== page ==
Parashas Ki Sissa

This week’s parashah includes the tragic episode of the golden calf. Hashem told Moshe about the sin while Moshe was still on Mt. Sinai. Hashem said that He was going to wipe the Jewish People out. Moshe exclaimed (Shemos 32:11): “Why, Hashem, should Your anger be kindled against Your people, whom You took out of the land of Egypt with great power and a strong hand?” The Midrash elaborates (Shemos Rabbah 43:6):
Moshe arose to appease God. He said: “Master of the Universe! They made You a helper, and You are angry at them? This calf that they made will be Your helper. You will direct the sun, and he will direct the moon. You will direct the planets, and he will direct the constellations. You will bring down the dew, and he will make the winds blow. You will bring down the rain, and he will make the plants grow.” Said the Holy One Blessed Be He: “Moshe, you are making the same mistake that they did. Behold, this calf has no real substance.” Moshe replied: “If so, why are You angry at Your children?”
But later, when Moshe went back up to Mt. Sinai, he declared before Hashem (Shemos 32:30): “Please, this nation has committed a grievous sin.” In Shemos Rabbah 47:9, the Midrash relates that when the angels of attack saw Moshe recounting the people’s sin, they left the scene. They said to themselves: “Let us not involve ourselves with indicting. So long as this one indicts them, let them meet their downfall at his hands.”
Thus, Moshe initially tried to downplay the sin, but afterwards magnified it. Why did he reverse his line of argument? The Maggid, in his typical way, answers through a parable.
A rich man had an only son, whom he provided with fine clothes. The man sent his son to another town to learn. While there, the boy fell into a mud puddle and ruined his clothes. One of the townsmen, who hated the boy, sent a letter to the father about the incident. He wrote: “Your son went out to play, and he started to run wild. He got so out of hand that he fell into a mud puddle and ruined his clothes. They are totally unfit to wear now, and you will have to replace them.” Someone else came to the father and said: “What you were told is a lie. The boy’s clothes are not totally ruined. They just got stained in one place. They are still wearable.”
Each of these two men aided the boy on one count and harmed him on another. The first man aided the boy by letting the father know he had to get the boy new clothes. At the same time, he harmed the boy by causing his father to get angry at him for recklessly ruining his clothes. The second man, in saying that the clothes were only slightly damaged, aided the boy by minimizing his offense. The father would thus get less angry at the boy. But he also caused the boy harm by leading the father to think that it was unnecessary to get his son new clothes.
A third man then came and reported to the father as follows: “The real truth is that the clothes are indeed totally ruined, but it was not your son’s fault. He was not out playing wildly. Rather, some hooligan pushed him into the mud.” This third man aided the boy on both counts. The father was no longer angry at him, and he got him new clothes.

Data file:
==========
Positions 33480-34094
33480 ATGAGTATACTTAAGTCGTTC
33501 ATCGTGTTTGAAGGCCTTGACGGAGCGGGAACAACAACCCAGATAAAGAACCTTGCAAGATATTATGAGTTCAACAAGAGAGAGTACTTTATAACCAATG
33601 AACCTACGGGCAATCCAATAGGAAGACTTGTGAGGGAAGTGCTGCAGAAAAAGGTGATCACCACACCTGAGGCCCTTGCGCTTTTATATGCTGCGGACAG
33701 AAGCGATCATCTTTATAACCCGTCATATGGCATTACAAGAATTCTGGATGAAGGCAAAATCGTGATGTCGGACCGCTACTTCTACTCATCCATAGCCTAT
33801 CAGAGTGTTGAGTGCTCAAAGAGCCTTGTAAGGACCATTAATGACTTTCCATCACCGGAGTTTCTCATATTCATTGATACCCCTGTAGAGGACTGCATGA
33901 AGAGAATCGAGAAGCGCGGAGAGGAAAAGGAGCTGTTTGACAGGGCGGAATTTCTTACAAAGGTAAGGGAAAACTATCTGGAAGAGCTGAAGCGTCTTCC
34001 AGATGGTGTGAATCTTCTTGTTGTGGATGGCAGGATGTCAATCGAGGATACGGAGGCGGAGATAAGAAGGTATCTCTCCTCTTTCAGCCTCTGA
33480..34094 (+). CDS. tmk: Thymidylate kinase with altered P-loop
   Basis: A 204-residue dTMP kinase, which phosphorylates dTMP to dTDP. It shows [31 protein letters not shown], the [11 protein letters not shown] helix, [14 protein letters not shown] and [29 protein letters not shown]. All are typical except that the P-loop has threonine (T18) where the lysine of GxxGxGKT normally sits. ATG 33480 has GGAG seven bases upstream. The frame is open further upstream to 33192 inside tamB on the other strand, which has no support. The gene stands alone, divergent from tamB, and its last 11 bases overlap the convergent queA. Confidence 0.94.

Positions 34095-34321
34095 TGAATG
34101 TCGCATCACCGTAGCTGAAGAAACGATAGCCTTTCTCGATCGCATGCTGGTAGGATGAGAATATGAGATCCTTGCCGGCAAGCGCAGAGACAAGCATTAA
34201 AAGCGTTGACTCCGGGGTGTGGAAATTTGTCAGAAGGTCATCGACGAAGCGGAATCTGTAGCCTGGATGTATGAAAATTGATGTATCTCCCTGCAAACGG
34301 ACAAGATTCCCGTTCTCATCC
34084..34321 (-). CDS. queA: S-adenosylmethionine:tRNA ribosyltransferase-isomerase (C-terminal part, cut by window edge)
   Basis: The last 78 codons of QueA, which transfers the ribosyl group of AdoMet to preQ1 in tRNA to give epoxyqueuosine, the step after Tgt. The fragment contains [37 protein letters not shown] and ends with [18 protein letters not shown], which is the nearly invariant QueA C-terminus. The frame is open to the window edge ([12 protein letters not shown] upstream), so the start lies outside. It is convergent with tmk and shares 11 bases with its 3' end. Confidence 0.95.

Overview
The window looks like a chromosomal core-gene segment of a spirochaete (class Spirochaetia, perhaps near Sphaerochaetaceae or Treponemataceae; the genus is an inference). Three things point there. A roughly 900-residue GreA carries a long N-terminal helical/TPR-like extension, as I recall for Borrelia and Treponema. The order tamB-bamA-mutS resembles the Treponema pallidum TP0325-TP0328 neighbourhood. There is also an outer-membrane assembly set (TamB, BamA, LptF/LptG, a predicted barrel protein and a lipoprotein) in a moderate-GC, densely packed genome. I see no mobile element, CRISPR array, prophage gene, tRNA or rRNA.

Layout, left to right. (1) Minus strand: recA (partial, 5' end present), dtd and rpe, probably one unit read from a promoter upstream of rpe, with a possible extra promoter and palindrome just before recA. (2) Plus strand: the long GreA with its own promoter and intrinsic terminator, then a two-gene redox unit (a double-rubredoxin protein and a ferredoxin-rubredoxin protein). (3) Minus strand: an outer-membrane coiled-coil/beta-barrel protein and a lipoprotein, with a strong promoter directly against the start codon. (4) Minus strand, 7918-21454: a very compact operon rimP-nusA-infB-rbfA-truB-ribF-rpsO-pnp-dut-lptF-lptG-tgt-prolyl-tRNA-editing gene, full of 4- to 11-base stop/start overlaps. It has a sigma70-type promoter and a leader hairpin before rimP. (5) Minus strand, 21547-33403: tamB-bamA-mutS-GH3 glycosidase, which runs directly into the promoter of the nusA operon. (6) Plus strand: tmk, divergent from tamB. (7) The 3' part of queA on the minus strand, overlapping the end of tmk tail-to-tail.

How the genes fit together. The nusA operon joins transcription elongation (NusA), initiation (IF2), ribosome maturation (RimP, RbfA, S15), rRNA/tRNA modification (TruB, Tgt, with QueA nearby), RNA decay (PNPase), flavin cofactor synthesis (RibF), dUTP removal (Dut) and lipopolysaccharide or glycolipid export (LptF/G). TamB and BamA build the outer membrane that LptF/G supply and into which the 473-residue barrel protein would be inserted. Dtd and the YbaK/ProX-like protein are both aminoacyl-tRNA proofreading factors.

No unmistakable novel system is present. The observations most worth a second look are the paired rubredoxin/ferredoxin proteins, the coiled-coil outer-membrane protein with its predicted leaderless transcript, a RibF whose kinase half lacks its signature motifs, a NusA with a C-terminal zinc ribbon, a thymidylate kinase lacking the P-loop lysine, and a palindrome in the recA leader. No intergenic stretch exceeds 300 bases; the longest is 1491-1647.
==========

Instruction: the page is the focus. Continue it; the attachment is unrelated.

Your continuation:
The sequence of Moshe’s arguments was along similar lines. Initially, Moshe attempted to directly contradict the Adversarial Angel’s accusations. The Adversarial Angel portrayed the people’s offense as reprehensible. Moshe argued that what they did was not so bad, so they did not deserve to face Hashem’s wrath. Moreover, the argument went, they caused no harm, so there was no need for rehabilitation.
This argument did not succeed before the All-Present One. Indeed, how could it be said that the people did not sin through such a great misdeed as making the calf? So long as Moshe tried to contradict the Adversarial Angel by minimizing the sin, the angel continued relentlessly with his accusations. In the end, Moshe himself came to magnify the gravity of the sin, saying: “Please, this nation has committed a grievous sin.”
It is in this sense that the Midrash says, in Shemos Rabbah 43:1, that Moshe pushed the Adversarial Angel aside and stood in his place. Moshe himself adopted the angel’s line of argument, and magnified the gravity of the people’s sin. But then, as the Midrash relates further on, at the beginning of Shemos Rabbah 43:9, Moshe went on to argue that the people were not to blame, for they had just come out of Egypt—a land riddled with idols. Moshe noted further that the mixed multitude that went along with the Jews incited them to commit the sin. Moshe concluded by saying: “You must therefore show them mercy and rehabilitate them. Their souls have suffered a grave blow due to this great sin, and they are in need of a cure. They need You to implant within them a new spirit—a purified heart. If You leave them as they are now, all the effort that You invested in them will be for naught.” And God did as Moshe suggested – He gave the Jewish People the Tabernacle and the sacrificial service to purify them and make them holy.
David Zucker, Site Administrator

1 Comment

  1. North Jerusalem Maggid of Dubno Project » Blog Archive » Parashas Ki Sissa:

    […] Egypt – a land riddled with idols. We have presented this explanation in detail previously ( A second explanation builds on an earlier verse, which states as follows (Shemos 32:11): […]

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